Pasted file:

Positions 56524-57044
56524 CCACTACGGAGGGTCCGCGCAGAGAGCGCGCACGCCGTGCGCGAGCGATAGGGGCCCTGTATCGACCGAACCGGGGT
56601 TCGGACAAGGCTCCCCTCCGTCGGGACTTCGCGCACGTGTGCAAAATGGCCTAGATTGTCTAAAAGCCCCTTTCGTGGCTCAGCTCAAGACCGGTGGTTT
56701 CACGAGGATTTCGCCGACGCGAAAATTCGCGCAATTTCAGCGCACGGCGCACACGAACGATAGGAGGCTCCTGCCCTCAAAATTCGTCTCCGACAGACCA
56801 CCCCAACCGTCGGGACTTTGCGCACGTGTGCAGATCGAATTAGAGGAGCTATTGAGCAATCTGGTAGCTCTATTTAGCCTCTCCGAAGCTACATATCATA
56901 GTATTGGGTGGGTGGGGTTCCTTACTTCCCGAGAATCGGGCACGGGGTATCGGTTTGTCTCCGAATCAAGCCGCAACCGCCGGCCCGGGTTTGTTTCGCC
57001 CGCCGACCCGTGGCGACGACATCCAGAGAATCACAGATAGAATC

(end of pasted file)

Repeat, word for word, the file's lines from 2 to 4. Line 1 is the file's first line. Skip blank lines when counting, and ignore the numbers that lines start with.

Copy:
56524 CCACTACGGAGGGTCCGCGCAGAGAGCGCGCACGCCGTGCGCGAGCGATAGGGGCCCTGTATCGACCGAACCGGGGT
56601 TCGGACAAGGCTCCCCTCCGTCGGGACTTCGCGCACGTGTGCAAAATGGCCTAGATTGTCTAAAAGCCCCTTTCGTGGCTCAGCTCAAGACCGGTGGTTT
56701 CACGAGGATTTCGCCGACGCGAAAATTCGCGCAATTTCAGCGCACGGCGCACACGAACGATAGGAGGCTCCTGCCCTCAAAATTCGTCTCCGACAGACCA